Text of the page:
The Significance (if Any) for the Federal Criminal Justice System of Advances in Lie Detector Technology
Volume 80, No. 3, Fall 2007
By Jeffrey Bellin [PDF]

Against a backdrop of accelerating developments in the science of lie detection certain to reopen the debate on the reliability and therefore admissibility of lie detector evidence in the federal courts, this Article examines whether the prohibition on hearsay evidence (or other evidentiary objections) will preclude admissibility of even scientifically reliable lie detector evidence. The Article concludes that the hearsay prohibition, which has been largely ignored by courts and commentators, is the primary obstacle to the future admission of scientifically valid lie detector evidence. The Article also suggests a potential solution to the hearsay problem that may allow admission of lie detector evidence in narrowly defined circumstances.

Cross-examination is often described as the “‘greatest legal engine ever invented for the discovery of truth,”’ but few would deny that it has achieved this exalted status largely by default. Science has simply failed to produce any valid alternative, leaving the criminal justice system to dutifully rely on this age-old practice in the hope that it will enable juries to distinguish lies from truth.

Recent scientific advances herald the arrival of a more modern “engine” for the discovery of truth–scientific lie detectors based on modern medical technologies such as magnetic resonance imaging, i.e., brain scans. These advances may constitute the first signs of a revolution in the criminal trial system. If permitted by the courts, evidence developed through scientifically valid lie detector examinations could become a ubiquitous legal tool that would aid juries to evaluate witness credibility and permit defendants to conclusively demonstrate their innocence (or guilt).

It is not clear, however, how courts will react to a scientifically valid lie detector. For decades, so-called “lie detector” evidence has been barred in federal and state courts on the ground that traditional lie detector technology is unreliable, amounting to little more than junk science. Given the availability of this facile response to any effort to place lie detector evidence before a jury, courts have rarely gone beyond the reliability determination to evaluate whether, once the science of lie detection improves, lie detector evidence will be admissible. This Article attempts to undertake that analysis with respect to the admissibility of scientifically valid lie detector evidence in the federal courts. In doing so, the Article notes a potentially devastating objection to lie detector evidence that has been largely unaddressed by courts and commentators–that lie detector evidence is inextricably intertwined with inadmissible hearsay. This objection is particularly significant because if courts conclude that traditional evidentiary principles, such as the prohibition of hearsay, preclude admissibility of lie detector evidence, advances in lie detector technology will prove to be largely irrelevant to the courts of law–ironically, the very setting where such technology could have the greatest impact.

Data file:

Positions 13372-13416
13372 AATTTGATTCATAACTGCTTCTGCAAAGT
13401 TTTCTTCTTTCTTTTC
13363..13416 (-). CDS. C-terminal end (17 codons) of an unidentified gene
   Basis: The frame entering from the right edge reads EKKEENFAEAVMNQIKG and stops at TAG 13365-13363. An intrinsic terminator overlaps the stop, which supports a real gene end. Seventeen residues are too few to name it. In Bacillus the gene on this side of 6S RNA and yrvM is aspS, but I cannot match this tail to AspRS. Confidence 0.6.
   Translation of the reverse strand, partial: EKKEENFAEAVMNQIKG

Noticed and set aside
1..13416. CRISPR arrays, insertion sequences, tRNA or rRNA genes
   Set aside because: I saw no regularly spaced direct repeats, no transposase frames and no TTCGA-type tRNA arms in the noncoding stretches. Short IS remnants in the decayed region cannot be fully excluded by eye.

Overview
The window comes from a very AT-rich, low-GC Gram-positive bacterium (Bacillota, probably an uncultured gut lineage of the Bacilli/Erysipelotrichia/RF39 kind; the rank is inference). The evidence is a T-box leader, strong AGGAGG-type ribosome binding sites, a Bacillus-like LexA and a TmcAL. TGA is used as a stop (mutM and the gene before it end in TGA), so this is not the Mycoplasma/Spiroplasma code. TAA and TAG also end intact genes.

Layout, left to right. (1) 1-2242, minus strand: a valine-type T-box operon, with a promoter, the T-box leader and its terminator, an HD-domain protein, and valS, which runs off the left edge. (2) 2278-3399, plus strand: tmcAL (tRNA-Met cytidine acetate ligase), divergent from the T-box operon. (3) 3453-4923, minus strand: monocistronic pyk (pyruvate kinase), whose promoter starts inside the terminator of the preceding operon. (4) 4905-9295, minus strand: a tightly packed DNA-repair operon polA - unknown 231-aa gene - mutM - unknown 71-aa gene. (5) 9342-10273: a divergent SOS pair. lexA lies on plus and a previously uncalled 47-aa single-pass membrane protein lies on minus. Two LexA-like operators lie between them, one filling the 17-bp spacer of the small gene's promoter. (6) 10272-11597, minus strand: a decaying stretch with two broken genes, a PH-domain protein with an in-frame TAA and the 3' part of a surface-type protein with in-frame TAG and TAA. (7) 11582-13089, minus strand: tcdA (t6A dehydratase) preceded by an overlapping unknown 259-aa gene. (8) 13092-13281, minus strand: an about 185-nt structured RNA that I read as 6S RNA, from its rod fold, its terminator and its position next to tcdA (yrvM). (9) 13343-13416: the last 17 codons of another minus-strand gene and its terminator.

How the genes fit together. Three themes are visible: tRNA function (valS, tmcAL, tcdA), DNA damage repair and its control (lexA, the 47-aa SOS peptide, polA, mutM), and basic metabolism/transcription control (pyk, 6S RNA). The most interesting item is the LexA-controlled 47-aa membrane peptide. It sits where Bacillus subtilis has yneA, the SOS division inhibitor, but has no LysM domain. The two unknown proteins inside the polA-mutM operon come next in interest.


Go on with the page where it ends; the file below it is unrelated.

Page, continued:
Part I of the Article examines the threshold “scientific validity” requirements for the admission of expert testimony such as lie detector evidence, set out in the Supreme Court’s decision in Daubert v. Merrell Dow Pharmaceuticals, Inc. and Federal Rule of Evidence 702. It then discusses recent scientific advances that signal that lie detector evidence may soon satisfy these threshold requirements, eliminating the traditional barrier to the admission of lie detector evidence in federal courts.

Part II examines three commonly cited evidentiary objections to lie detector evidence that courts have relied on in addition to, or in concert with, an objection to the underlying validity of lie detector science: (1) lie detector evidence impermissibly invades the traditional province of the jury to evaluate witness credibility, (2) it is barred under Federal Rule of Evidence 403 because it is likely to “mislead” the jury, and (3) it violates Federal Rule of Evidence 704’s prohibition of expert testimony regarding the “ultimate issue.” Part II concludes that these objections are unlikely to constitute a continuing obstacle to the admission of scientifically valid lie detector evidence.

Part III analyzes the key remaining obstacle to the admission of scientifically valid lie detector evidence–the prohibition against hearsay. The hearsay problem arises because lie detector evidence consists of expert analysis of out-of-court statements offered for their truth (i.e., hearsay) and is consequently inadmissible under Federal Rule of Evidence 801 absent an applicable hearsay exception. Part III concludes that in almost all cases, the only potentially applicable exception will be the residual hearsay exception found in Federal Rule of Evidence 807, which although rarely utilized presents a potentially viable (and perhaps the only viable) legal basis for admission of scientifically valid lie detector evidence. Consequently, in Part IV, the Article concludes that if modern advances in lie detector science are to have any impact in the federal courts (or in the courts of the numerous states that have adopted evidentiary rules analogous to the federal rules), that impact will be funneled through the narrow and relatively obscure gateway of Rule 807, with significant consequences for future proponents of lie detector evidence.

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